Manuscript Format

Teaching and Learning Resource

Time required for implementation of resource

< 50 minutes

Subdiscipline of Kinesiology

Exercise Physiology


The purpose of this paper is to outline an introductory exercise physiology course structure for instructors. This is intended for classes with 15-25 students who possess an introductory biology, chemistry, and nutrition background; however, students taking those courses concurrently may also find success with this format. The course structure follows a learning-practice-evaluation content arc that repeats over content areas throughout the term. The main components of this arc are instructor lecture, student presentation, lab activities, and high and low stakes examinations. Individual components of the course are familiar within teaching practice but are scaffolded in a way to build skills and confidence of the students and create an overarching narrative across the term. This progression and specifics of each component are inspired by Kolb’s experiential learning cycle. Kolb’s learning cycle proposes that learning arises from a combination of two grasping and two transformative experiences. These experiences are concrete experience, abstract conceptualization, reflective observation, and active experimentation, respectively. It is critical for each of the experiences to be included in the overall learning structure and for students to be involved in each of those experiences. This course is intended to be performed in-person, utilizing in-class instruction, online databases, in-class presentations, lab activities, and laboratory resources such as metabolic carts. The benefits of this structure are that students will become familiarized with information and skills within the major through active experimentation, engaging in concrete experiences, thinking through abstract conceptualization, reflection that links experiences to outcomes, and traditional testing to meet learning objectives.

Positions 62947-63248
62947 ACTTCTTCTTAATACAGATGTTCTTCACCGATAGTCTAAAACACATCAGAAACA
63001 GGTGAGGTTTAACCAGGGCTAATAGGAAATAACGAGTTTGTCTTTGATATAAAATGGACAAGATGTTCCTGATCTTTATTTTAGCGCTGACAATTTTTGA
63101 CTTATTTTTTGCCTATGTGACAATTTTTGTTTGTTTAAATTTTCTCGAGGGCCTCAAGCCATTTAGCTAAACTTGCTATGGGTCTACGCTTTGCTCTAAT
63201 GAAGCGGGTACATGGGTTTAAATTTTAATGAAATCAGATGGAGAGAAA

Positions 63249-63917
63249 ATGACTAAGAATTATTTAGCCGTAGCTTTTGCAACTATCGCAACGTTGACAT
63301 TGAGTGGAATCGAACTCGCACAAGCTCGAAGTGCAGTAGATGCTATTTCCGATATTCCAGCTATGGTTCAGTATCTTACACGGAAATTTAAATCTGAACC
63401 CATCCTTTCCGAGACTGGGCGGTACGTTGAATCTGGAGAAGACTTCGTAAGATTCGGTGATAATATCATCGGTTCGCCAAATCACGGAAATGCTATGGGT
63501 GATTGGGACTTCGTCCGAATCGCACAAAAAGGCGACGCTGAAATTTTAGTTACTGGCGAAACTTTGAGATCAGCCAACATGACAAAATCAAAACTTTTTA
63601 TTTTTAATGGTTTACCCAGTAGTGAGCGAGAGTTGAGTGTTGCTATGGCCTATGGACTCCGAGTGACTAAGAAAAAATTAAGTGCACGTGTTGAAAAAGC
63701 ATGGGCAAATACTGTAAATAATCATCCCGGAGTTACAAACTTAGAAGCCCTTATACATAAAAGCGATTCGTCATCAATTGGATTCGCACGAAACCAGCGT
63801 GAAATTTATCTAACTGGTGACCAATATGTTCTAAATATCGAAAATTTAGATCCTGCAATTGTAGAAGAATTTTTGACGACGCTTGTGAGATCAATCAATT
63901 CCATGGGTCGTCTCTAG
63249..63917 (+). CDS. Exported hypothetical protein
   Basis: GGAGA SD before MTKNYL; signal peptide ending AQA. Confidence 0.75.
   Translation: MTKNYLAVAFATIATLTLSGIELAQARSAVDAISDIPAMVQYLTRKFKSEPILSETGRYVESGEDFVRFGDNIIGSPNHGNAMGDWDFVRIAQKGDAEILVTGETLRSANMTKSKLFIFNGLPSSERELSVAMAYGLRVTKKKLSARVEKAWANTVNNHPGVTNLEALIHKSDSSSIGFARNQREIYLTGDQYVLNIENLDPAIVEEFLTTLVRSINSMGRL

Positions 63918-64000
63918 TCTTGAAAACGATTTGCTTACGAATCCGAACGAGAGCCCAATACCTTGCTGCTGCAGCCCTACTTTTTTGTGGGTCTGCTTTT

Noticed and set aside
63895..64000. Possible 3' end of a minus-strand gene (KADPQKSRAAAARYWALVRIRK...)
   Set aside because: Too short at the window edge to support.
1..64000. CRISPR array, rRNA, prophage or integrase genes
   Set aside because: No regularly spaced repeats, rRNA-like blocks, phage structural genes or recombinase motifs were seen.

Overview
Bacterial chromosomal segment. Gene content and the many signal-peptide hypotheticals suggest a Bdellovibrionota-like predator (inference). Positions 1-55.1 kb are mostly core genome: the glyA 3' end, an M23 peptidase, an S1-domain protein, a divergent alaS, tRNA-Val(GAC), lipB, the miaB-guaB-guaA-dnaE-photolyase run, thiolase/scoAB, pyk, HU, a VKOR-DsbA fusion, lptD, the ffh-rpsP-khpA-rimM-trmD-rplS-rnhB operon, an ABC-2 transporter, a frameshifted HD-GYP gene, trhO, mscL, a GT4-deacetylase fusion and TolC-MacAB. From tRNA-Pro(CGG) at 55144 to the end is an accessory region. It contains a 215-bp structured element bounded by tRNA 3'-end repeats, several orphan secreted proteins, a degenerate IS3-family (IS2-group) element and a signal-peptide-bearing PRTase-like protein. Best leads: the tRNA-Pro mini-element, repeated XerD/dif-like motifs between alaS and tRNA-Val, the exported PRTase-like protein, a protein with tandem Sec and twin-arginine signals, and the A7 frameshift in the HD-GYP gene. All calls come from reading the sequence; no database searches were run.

Corresponding Author


1Department of Health and Human Performance, The University of Scranton, Scranton, PA, United States of America